Under Japanese law, those accused of wrongdoings can be held without charge for ten days, with an equal period of time being possible as an extension. At the end of that period, formal charges must be made.
Ghosn is currently in the extended detention period, which will expire on December 10, but according to CNBC, citing Japanese publication Sankei, Tokyo prosecutors plan to keep him behind bars by throwing at the former auto executive a fresh claim of understating his income.
As per the initial accusations, Ghosn conspired with Nissan director Greg Kelly to understate his compensation to about half of the $88 million received from 2011 to 2015. As a result, the executive has cheated Japanese authorities of the taxes owed for about $35 million, the source says.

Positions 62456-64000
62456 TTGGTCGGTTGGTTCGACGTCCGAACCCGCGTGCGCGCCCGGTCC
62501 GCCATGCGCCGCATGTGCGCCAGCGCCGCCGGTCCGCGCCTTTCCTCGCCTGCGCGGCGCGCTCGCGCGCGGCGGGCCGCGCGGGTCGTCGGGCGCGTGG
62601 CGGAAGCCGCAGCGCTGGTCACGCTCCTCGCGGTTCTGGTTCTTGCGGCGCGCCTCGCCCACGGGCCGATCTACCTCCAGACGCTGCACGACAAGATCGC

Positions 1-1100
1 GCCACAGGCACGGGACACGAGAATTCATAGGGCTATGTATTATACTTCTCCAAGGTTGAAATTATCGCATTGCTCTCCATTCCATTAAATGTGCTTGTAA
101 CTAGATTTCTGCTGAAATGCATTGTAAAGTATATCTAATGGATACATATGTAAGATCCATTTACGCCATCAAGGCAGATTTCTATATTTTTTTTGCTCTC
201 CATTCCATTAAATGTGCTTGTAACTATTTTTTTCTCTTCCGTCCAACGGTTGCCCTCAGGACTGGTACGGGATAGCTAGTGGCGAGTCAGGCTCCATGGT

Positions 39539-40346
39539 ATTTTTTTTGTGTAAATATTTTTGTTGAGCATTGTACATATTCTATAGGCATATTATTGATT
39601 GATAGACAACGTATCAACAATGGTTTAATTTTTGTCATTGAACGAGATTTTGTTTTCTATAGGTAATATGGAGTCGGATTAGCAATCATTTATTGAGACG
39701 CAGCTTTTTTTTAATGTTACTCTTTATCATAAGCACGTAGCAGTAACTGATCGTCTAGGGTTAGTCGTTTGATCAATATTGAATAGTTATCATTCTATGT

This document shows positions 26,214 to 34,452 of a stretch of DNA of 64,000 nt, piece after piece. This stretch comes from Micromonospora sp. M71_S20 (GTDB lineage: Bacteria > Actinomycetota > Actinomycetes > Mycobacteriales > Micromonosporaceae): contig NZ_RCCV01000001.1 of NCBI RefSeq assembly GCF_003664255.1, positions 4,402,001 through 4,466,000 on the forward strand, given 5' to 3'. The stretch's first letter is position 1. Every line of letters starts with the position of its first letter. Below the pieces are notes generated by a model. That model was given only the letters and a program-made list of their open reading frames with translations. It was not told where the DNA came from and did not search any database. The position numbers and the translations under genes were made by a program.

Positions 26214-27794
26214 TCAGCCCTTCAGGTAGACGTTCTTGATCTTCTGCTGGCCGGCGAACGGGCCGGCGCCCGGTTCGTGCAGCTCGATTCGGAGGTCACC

Aside for the problems with authorities, Ghosn is also accused of having cheated the trust of Nissan by having the company pay for personal vacations, buy houses and make donations on his behalf.
At the end of last month, Nissan said it decided to oust the CEO and seek advice on how to proceed next from an independent third party. The company voted on the creation of an advisory committee chaired by Masakazu Toyoda, tasked with looking for the next chairman.
Alliance partner Renault has chosen a more cautious approach and for now has opted to only temporarily replace Ghosn at the company’s helm.
Renault also officially asked Nissan “to provide all information in their possession arising from the internal investigations related to Mr. Ghosn.”